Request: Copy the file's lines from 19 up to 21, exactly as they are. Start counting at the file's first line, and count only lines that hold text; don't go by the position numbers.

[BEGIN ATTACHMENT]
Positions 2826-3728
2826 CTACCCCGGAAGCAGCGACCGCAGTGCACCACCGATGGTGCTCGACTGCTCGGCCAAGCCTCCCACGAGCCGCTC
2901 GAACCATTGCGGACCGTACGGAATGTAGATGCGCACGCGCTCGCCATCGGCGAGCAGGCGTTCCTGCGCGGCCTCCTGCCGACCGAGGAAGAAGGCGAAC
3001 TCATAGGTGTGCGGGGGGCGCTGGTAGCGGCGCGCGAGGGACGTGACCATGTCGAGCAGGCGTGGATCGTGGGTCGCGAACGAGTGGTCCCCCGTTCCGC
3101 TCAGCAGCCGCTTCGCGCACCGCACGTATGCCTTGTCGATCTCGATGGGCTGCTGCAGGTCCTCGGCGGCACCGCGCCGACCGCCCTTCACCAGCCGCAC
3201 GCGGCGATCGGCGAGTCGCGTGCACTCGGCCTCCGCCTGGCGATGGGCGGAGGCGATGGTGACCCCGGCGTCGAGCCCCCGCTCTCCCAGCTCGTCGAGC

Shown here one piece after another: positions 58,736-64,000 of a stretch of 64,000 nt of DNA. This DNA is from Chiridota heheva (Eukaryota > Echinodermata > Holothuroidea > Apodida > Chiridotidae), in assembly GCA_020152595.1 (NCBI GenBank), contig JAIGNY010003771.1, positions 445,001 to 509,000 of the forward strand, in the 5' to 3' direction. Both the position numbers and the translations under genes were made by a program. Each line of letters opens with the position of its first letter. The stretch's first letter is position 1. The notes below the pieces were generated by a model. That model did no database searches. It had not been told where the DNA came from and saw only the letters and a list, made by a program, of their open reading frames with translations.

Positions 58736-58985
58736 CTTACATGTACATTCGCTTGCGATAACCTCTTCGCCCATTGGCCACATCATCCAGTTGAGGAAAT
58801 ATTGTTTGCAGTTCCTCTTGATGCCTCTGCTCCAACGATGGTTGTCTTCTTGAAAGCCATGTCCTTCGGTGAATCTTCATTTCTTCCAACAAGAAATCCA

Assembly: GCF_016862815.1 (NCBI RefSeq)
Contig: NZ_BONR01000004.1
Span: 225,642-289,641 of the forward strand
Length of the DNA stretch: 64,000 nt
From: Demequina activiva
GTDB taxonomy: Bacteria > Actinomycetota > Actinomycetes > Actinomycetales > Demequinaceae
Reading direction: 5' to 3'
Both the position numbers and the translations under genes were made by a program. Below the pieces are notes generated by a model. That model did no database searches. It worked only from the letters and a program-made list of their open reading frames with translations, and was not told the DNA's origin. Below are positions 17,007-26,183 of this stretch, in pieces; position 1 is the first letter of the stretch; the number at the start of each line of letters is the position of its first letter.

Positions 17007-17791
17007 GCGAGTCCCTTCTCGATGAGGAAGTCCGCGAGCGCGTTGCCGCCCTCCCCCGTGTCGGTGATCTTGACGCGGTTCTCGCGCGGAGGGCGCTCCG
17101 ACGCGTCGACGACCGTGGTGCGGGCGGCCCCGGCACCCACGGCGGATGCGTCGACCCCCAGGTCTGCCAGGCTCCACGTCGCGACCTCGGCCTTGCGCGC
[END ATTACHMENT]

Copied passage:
Positions 17007-17791
17007 GCGAGTCCCTTCTCGATGAGGAAGTCCGCGAGCGCGTTGCCGCCCTCCCCCGTGTCGGTGATCTTGACGCGGTTCTCGCGCGGAGGGCGCTCCG
17101 ACGCGTCGACGACCGTGGTGCGGGCGGCCCCGGCACCCACGGCGGATGCGTCGACCCCCAGGTCTGCCAGGCTCCACGTCGCGACCTCGGCCTTGCGCGC